A ruminant bleating in the distance, goat remains for Americans an afterthought, the kind of ingredient you might find in an obscure Mexican restaurant on the edge of a Texas town. It's not usual in mainstream American cooking, though, and in Madison it has typically been confined to Indian and Jamaican restaurant kitchens and has been on menus at Chautara and Dobhan for some time as well. Goat is headed for the mainstream, though.
The bearded ungulates have been nibbling westward and northward across the country in recent years. The meat enjoyed a run in Manhattan in 2008 and 2009, and has had a presence in the South for some time. Stephanie Izard of Chicago's Girl and the Goat was up for a James Beard Award this year, and her restaurant features a collection of goat dishes.
Next stop: Madison.
You'll find goat meatballs at Graze; you may spot goat bacon from the Underground Food Collective, which also featured goat in a picnic it hosted last weekend; and you'll see goat at least a couple times a month at the Madison Club.
"Goat has a pretty fantastic flavor," says Daniel Fox, executive chef at the Madison Club, who places the taste on a spectrum between beef and lamb. "I think it's less gamy than lamb."
Fox so enjoys it that last year he raised 10 Boer goats - the South African variety seems to be favored by foodies - for his kitchen. He allows that people don't often order it deliberately, so Fox includes it in fixed menus at special events. "We just did a big dinner and featured goat," said Fox last week. "Diners end up loving it."
Goat enthusiasts claim it's a healthier meat than beef and pork. "It's a low-fat, low-cholesterol meat," says Rich Fotes of Greek Acres Farm in Cambria. Fotes, who produces beef, lamb and chicken as well, has been selling Boer goat meat for a half-dozen years. He started with four goats given to him by John Priske of Fountain Prairie Farm, an award-winning producer of Scottish Highland beef. Sales picked up about five years ago at a farmers' market in Waukesha, and then in the last few years restaurants have come calling.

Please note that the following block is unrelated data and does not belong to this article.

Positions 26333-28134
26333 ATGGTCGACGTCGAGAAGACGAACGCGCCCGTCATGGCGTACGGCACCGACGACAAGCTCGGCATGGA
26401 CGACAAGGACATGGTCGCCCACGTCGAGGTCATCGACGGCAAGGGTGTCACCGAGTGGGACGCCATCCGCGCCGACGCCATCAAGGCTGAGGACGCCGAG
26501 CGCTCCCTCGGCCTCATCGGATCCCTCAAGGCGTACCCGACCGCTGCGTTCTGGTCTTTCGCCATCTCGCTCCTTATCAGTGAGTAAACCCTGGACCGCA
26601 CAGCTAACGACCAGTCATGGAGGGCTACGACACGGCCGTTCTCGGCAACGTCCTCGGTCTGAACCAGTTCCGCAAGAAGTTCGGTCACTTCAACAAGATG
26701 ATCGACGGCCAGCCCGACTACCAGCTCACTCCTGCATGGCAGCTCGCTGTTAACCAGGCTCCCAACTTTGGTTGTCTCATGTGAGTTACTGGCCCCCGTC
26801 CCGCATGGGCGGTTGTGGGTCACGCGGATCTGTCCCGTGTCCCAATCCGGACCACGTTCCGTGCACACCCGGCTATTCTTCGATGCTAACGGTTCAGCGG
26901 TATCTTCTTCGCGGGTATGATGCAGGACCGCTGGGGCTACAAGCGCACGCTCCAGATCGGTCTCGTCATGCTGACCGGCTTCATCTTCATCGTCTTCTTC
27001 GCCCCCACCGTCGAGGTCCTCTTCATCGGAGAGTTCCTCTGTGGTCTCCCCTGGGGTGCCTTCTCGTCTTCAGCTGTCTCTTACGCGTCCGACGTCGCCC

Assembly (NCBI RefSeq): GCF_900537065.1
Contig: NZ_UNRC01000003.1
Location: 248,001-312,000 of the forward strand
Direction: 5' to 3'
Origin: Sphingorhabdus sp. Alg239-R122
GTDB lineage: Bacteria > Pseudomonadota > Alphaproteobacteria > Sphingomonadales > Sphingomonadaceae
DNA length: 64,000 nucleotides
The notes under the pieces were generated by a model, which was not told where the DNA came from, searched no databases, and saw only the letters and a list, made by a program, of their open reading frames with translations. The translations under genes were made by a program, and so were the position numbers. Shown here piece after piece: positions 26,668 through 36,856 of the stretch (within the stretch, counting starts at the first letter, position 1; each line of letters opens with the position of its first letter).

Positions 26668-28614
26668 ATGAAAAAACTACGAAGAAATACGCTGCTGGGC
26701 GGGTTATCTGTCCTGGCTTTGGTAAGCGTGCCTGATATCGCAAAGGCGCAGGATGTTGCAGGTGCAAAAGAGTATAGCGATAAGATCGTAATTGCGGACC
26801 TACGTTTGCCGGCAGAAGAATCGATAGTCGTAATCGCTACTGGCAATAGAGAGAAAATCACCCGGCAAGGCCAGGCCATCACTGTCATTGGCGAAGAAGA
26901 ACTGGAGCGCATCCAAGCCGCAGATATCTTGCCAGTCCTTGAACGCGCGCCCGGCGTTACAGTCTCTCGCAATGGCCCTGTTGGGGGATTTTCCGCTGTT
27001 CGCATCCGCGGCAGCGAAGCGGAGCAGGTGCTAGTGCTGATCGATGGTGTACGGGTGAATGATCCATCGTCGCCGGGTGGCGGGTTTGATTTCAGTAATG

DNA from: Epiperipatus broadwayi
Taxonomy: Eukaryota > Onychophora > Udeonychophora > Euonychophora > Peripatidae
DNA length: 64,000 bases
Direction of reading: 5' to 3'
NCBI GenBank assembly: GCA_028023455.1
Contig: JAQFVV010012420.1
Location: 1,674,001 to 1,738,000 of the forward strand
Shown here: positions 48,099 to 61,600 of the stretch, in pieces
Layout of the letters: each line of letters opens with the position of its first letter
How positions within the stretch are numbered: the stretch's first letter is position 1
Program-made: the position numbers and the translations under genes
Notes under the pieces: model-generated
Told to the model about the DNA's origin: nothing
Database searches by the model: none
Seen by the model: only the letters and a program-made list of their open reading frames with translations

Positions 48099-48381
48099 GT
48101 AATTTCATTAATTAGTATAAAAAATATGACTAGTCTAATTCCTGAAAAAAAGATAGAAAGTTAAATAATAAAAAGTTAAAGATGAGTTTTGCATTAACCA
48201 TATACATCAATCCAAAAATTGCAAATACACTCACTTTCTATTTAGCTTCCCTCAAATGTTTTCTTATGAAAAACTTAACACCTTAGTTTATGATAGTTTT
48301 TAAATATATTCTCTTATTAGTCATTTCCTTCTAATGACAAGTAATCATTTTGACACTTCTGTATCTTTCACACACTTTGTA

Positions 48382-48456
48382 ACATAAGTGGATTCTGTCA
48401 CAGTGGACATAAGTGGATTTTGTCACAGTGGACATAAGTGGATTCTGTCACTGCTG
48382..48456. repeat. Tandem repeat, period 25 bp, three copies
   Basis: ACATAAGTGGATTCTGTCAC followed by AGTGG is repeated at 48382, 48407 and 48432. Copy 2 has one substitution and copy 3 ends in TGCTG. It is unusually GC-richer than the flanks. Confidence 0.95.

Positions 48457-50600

"It's getting to be more in demand," explains Fotes. "Restaurants have been getting interested in something different." Greek Acres' primary goat customer, Graze, has cleaned out the farm's current supply, says Fotes.
While it may be awhile before we're all getting sluggish with goat meat, it can be found at Asian and Indian groceries in town, and it can be ordered from farms and meat vendors directly. Black Earth Meat Market sources goat and slaughters it under halal guidelines. "We haven't seen a huge demand for it," admits Christopher Pax at Black Earth, "but we get a lot of orders from the Muslim community."
Ruegsegger Farms Natural Meats sells goat at its Paoli store. Ken Ruegsegger explains that he raised goats for 15 years, but gave it up a couple years ago. "They stripped the bark off my six-year-old walnut trees, and I got out," he says. He now sources from farms neighboring his Blanchardville operation.
Fox, whose husbandry efforts have turned toward various breeds of pigs at nearby farms, intends to continue serving goat he gets from Pinn-Oak Ridge Farms and from Black Earth Meat Market. When he was using his own goats at the Madison Club, Fox served goat necks, braised shanks, goat prosciutto, goat liver paté and various pickled organ meats.
A number of members have approached him about preparing goat at home, and Fox envisions a workshop demonstrating how to dress a carcass and prepare cuts. "I think we're going to follow through," muses Fox, "and have a goat class."
To order Wisconsin-raised Boer goat:
Black Earth Meat Market, Black Earth, 608-767-3940
Greek Acres Farm, Cambria, 920-348-6089
Ruegsegger Farms, Blanchardville, 608-523-4075